on Ethics, edited by Walead Beshty (The MIT Press / Whitechapel Gallery)
In 1930, while waiting in the cold outside a Leningrad prison where her son had been jailed, Anna Akhmatova met a woman, also with an imprisoned son, who asked her, “Can you write about this?” According to Giorgio Agamben, who relates this story in On Potentiality, Akhmatova instantly committed herself to writing — but not because she had a proven ability to create poems about horrendous things. She simply responded “I can.” As the German curator Jan Verwoert says, “In this moment she found herself both empowered and indebted.”
Agamben’s point: for an artist to think ethically is to think relationally. However, the relation between aesthetics and ethics has never been a balanced one. “The purpose of art is not to change but to delight,” says David Mamet. “I don’t think its purpose is to enlighten us, to change us, to teach us.” Vladimir Nabokov adds, “A major writer combines storyteller, teacher, enchanter — but it is the enchanter that predominates and makes a major writer.” Because we have been trained in the ethics of aesthetics — that is, in recognizing the benevolence of beauty and its attributes in art — we understand what Mamet and Nabokov mean. And isn’t all art relational?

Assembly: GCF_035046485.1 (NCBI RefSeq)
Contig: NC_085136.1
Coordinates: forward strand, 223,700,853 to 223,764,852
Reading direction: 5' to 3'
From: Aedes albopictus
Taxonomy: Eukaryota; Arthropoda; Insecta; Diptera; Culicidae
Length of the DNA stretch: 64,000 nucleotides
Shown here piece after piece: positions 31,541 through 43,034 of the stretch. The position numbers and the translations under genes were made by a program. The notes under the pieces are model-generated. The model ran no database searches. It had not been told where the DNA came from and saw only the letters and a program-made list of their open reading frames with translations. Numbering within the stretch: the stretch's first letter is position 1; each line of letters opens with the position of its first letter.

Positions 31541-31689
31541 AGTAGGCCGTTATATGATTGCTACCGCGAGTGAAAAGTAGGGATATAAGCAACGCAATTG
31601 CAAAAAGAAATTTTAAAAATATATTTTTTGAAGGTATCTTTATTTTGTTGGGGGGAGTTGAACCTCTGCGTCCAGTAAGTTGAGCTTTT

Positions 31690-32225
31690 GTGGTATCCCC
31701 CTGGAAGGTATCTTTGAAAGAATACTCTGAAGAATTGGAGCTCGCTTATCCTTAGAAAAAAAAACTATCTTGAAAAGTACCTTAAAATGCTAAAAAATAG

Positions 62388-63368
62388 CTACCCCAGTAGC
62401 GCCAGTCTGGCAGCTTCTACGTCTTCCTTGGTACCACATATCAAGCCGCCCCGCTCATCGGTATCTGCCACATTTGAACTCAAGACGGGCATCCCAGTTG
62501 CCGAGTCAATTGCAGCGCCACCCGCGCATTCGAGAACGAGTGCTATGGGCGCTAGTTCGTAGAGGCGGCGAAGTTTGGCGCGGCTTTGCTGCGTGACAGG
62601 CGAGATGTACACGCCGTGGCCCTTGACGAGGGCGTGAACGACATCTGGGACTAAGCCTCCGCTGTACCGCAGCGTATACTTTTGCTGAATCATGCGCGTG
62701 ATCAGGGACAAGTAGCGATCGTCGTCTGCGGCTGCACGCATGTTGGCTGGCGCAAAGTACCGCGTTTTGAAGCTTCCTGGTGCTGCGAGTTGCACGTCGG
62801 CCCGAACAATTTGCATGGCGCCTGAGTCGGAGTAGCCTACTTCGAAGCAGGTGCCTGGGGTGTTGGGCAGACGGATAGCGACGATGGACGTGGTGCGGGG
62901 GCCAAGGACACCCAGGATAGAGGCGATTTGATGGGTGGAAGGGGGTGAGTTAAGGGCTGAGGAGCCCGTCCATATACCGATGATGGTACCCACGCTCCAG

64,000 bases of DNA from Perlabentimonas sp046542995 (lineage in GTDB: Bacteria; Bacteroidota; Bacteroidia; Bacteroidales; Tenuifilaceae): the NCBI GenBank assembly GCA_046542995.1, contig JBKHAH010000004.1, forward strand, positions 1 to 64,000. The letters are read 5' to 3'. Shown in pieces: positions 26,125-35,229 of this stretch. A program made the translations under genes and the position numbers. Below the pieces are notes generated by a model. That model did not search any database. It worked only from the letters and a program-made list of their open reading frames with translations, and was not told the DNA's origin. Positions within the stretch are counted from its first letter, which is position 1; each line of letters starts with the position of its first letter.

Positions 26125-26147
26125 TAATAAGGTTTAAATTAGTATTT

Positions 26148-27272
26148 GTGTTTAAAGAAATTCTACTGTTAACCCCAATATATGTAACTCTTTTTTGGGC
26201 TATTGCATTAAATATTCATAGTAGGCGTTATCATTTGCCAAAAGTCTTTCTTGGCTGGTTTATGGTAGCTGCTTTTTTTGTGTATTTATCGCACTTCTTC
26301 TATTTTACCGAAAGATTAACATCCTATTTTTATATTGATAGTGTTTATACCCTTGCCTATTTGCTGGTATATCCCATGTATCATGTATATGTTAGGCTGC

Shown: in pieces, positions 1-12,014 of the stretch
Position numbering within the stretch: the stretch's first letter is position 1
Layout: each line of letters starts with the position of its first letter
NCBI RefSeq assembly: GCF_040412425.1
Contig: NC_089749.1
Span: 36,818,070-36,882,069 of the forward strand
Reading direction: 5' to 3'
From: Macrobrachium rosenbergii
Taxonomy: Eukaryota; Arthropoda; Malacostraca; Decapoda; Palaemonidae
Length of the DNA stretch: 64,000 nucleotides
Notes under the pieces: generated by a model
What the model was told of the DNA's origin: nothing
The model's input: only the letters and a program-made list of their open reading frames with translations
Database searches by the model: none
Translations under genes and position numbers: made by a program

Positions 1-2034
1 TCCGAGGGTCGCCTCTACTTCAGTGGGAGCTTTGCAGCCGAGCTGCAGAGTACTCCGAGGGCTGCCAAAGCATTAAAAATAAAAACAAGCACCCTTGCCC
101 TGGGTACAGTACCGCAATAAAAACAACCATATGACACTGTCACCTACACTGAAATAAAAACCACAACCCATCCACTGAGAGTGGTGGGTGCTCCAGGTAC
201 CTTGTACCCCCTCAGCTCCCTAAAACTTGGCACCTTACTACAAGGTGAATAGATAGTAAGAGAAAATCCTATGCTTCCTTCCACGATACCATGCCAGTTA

But for some artists and critics, such statements are anathema; the critique of relations must dominate. The ethics of aesthetics must yield to the aesthetics of ethics. For them, Walter Benjamin’s assertion is indisputable: “a political tendency which is correct comprises a literary tendency which is correct.” Pausing to think about this, Walead Beshty decided that we need to take a closer look at the social dynamics and ethics of art. The result is Ethics, an essential sourcebook of essays, articles, conversations, and notes by writers and artists on the ethical dimensions of literature, visual arts, design, and performance. Most of the anthologized pieces here are either brief or have been edited for concision. Making one’s way through Ethics is a bracing experience; the book teems with provocative ideas and quotable notions to fill one’s notebook.